Further, as set forth previously, the facts in the present case are distinguishable from the facts in Ashe v. Swenson. The robberies in Ashe took place at the same place and time. In other words, the State of Missouri sought to prosecute Ashe a second time after he had been acquitted of the robbery of a different victim arising out of the same criminal transaction. In the present case, the alleged robbery of Darlene Caffey on January 15, 1977, and the alleged robbery of Don Funk on January 17, 1977, are indisputably not a part of the same criminal transaction. It must also be remembered that, after Ashe was acquitted of the robbery of Knight, he was again put on trial for the robbery of Roberts. Both of these robberies arose out of the same criminal transaction. In the present case, to reiterate, *340 appellant was acquitted for the robbery of Funk. The second trial was for the robbery of Darlene Caffey two days prior to the alleged Funk robbery. During the trial for Caffey's alleged robbery, the State did not seek to prove that appellant had robbed Funk; rather, it sought to prove that Funk obtained a pistol from appellant on January 17, 1977. Thus, Funk's testimony at the Caffey trial did not put appellant again in jeopardy on an ultimate issue of factthe robbery of Funk. Rather, the issue was evidentiary, not ultimate. Furthermore, the record before us does not support the conclusion that appellant's acquittal in the Funk trial foreclosed the issue as to the acquisition of the pistol by Funk from the appellant.

The panel's reliance on Stuart v. State, 561 S.W.2d 181 (Tex.Cr.App.1978), is clearly misplaced. Stuart was decided based on the rules relating to the admissibility of extraneous offenses, and the phrase "collateral estoppel" does not appear in the Court's opinion. In Stuart, the Court held that the State's attempt to show an extraneous rape offense was precluded by the fact that a jury had previously determined that no offense had occurred. Although that holding may be analagous to the doctrine of collateral estoppel, the instant case differs in that the guilt or innocence of appellant in the first alleged robbery of Funk was not being relitigated and the prior decision that no robbery had occurred did not foreclose the issue of the origin of the gun.

It cannot be said from the record before us that in the first trial it was established that Funk did not get the gun in question from appellant. Nor can it be said that the introduction of the gun at the trial was an effort by the State to relitigate appellant's guilt or innocence of the first alleged robbery.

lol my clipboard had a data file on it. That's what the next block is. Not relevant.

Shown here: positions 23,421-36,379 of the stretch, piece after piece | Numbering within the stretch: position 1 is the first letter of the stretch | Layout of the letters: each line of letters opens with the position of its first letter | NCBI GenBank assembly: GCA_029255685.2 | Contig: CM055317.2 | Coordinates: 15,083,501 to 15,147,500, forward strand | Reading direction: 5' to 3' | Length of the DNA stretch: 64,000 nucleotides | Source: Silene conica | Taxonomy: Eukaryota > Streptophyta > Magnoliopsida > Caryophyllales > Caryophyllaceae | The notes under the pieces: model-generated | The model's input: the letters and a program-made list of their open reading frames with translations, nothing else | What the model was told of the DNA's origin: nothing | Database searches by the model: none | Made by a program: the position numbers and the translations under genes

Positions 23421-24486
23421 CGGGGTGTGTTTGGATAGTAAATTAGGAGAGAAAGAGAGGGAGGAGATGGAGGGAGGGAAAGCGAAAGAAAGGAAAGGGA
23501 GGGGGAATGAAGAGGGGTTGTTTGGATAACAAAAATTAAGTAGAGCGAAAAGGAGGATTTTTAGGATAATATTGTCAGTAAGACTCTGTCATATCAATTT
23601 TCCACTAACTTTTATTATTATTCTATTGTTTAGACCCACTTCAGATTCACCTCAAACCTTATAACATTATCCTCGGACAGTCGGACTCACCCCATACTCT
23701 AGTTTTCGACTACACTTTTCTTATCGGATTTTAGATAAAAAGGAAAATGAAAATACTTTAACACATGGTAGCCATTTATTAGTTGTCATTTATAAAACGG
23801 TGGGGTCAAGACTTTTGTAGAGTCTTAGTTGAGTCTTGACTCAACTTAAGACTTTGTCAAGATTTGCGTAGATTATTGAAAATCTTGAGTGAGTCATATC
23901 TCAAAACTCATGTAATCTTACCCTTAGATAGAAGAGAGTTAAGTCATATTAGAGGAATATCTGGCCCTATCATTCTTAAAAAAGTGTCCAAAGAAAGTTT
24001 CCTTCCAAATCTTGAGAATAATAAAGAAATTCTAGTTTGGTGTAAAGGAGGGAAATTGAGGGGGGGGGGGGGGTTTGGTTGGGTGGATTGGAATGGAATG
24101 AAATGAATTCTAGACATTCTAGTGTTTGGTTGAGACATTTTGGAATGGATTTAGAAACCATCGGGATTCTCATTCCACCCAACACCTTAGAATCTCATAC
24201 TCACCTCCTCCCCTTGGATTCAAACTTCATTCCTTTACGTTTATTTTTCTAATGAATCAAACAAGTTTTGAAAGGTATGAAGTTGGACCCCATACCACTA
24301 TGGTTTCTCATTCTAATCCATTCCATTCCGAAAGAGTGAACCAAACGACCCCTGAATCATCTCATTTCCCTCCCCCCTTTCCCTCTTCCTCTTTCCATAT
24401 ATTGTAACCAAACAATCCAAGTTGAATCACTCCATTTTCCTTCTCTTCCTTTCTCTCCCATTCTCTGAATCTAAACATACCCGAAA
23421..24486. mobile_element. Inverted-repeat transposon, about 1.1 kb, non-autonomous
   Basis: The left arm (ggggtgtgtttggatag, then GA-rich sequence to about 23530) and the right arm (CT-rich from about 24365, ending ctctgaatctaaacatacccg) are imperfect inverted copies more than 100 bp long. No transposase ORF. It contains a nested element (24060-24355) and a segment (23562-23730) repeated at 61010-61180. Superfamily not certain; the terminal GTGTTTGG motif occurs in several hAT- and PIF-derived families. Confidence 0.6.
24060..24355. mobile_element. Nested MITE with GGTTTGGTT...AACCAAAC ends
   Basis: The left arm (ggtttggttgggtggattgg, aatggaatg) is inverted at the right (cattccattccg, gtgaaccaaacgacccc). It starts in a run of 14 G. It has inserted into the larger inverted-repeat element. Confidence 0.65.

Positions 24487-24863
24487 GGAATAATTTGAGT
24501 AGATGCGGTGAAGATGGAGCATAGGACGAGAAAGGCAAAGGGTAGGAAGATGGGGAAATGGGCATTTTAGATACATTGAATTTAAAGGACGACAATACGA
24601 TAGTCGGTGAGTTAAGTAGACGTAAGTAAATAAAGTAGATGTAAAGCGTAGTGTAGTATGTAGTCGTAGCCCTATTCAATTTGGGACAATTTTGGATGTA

Attention should also be called to the case of Adams v. United States, 287 F.2d 701 (5th Cir. 1961), cited in the case of United States v. Mock, 604 F.2d 341 (5th Cir. 1979), which appears in the panel opinion. In Adams, the defendant was convicted of perjury. The charge grew out of testimony he had given at a previous trial for transporting and possessing moonshine whiskey. At the moonshine trial, defendant interposed the defense of alibi alleging that he was at a party in Georgia at the time the offense was alleged to have occurred. If true, he could not have been the person who fled from a car which was stopped on the same night by police officers in Florida.

Following a thorough examination of the federal doctrine of collateral estoppel (later made applicable to the states in Ashe v. Swenson, supra) the Court, in Adams, concluded that the "not guilty" verdict in the moonshine case did not necessarily show that the jury found defendant's alibi to have been true. In fact, the Court, characterizing the general verdict as "a Scotch verdict of `not proven,'" found there was no necessary inconsistency between Adams' innocence of the moonshine charge and his attendance at the party. "The jury conceivably could have discredited entirely the `party story' and still have returned a verdict of not guilty." Adams v. United States, supra, at 705. Finally, the court concluded: